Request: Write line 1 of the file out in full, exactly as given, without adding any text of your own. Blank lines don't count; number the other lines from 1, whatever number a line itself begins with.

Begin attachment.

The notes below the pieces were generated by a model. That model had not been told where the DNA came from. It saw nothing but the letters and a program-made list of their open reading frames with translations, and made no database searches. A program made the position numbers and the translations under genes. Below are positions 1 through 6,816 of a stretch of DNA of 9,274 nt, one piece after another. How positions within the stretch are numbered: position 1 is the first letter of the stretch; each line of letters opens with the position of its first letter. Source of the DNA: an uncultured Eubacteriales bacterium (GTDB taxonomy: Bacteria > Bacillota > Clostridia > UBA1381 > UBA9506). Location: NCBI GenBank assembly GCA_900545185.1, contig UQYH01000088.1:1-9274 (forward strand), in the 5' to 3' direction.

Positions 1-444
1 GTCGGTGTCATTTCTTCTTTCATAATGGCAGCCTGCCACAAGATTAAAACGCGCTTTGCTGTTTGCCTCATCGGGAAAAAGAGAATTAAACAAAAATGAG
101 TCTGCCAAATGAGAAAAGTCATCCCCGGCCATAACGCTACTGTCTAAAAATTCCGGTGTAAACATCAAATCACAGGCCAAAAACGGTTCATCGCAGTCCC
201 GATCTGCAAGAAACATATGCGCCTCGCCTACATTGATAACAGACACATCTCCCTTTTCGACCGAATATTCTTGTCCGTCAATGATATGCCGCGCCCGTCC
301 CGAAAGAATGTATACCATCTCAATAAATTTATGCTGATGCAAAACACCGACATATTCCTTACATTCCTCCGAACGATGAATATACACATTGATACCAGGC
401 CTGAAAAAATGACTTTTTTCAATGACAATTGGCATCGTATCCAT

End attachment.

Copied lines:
The notes below the pieces were generated by a model. That model had not been told where the DNA came from. It saw nothing but the letters and a program-made list of their open reading frames with translations, and made no database searches. A program made the position numbers and the translations under genes. Below are positions 1 through 6,816 of a stretch of DNA of 9,274 nt, one piece after another. How positions within the stretch are numbered: position 1 is the first letter of the stretch; each line of letters opens with the position of its first letter. Source of the DNA: an uncultured Eubacteriales bacterium (GTDB taxonomy: Bacteria > Bacillota > Clostridia > UBA1381 > UBA9506). Location: NCBI GenBank assembly GCA_900545185.1, contig UQYH01000088.1:1-9274 (forward strand), in the 5' to 3' direction.